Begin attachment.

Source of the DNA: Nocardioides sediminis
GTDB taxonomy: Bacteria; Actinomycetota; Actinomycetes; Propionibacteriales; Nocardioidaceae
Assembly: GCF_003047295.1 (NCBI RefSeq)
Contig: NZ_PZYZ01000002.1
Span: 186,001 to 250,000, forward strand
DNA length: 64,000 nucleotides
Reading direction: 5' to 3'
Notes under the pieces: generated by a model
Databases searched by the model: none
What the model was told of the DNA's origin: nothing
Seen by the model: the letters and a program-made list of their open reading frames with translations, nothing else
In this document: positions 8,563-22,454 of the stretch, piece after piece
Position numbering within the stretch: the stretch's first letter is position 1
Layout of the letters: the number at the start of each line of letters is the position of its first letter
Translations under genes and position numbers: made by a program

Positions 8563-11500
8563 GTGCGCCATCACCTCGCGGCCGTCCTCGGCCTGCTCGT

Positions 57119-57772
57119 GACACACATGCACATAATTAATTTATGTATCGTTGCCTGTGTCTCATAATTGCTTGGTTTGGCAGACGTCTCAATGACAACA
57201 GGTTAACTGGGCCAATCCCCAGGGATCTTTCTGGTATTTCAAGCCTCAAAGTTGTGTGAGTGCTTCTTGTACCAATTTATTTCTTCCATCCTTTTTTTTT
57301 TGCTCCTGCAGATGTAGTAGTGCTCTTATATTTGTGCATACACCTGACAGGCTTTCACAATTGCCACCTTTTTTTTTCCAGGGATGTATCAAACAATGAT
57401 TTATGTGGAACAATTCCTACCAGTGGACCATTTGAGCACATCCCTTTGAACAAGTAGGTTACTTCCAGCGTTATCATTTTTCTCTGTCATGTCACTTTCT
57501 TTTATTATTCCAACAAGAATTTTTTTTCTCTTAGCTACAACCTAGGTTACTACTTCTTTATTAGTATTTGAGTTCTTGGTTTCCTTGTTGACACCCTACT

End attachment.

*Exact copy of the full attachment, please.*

Source of the DNA: Nocardioides sediminis
GTDB taxonomy: Bacteria; Actinomycetota; Actinomycetes; Propionibacteriales; Nocardioidaceae
Assembly: GCF_003047295.1 (NCBI RefSeq)
Contig: NZ_PZYZ01000002.1
Span: 186,001 to 250,000, forward strand
DNA length: 64,000 nucleotides
Reading direction: 5' to 3'
Notes under the pieces: generated by a model
Databases searched by the model: none
What the model was told of the DNA's origin: nothing
Seen by the model: the letters and a program-made list of their open reading frames with translations, nothing else
In this document: positions 8,563-22,454 of the stretch, piece after piece
Position numbering within the stretch: the stretch's first letter is position 1
Layout of the letters: the number at the start of each line of letters is the position of its first letter
Translations under genes and position numbers: made by a program

Positions 8563-11500
8563 GTGCGCCATCACCTCGCGGCCGTCCTCGGCCTGCTCGT

Positions 57119-57772
57119 GACACACATGCACATAATTAATTTATGTATCGTTGCCTGTGTCTCATAATTGCTTGGTTTGGCAGACGTCTCAATGACAACA
57201 GGTTAACTGGGCCAATCCCCAGGGATCTTTCTGGTATTTCAAGCCTCAAAGTTGTGTGAGTGCTTCTTGTACCAATTTATTTCTTCCATCCTTTTTTTTT
57301 TGCTCCTGCAGATGTAGTAGTGCTCTTATATTTGTGCATACACCTGACAGGCTTTCACAATTGCCACCTTTTTTTTTCCAGGGATGTATCAAACAATGAT
57401 TTATGTGGAACAATTCCTACCAGTGGACCATTTGAGCACATCCCTTTGAACAAGTAGGTTACTTCCAGCGTTATCATTTTTCTCTGTCATGTCACTTTCT
57501 TTTATTATTCCAACAAGAATTTTTTTTCTCTTAGCTACAACCTAGGTTACTACTTCTTTATTAGTATTTGAGTTCTTGGTTTCCTTGTTGACACCCTACT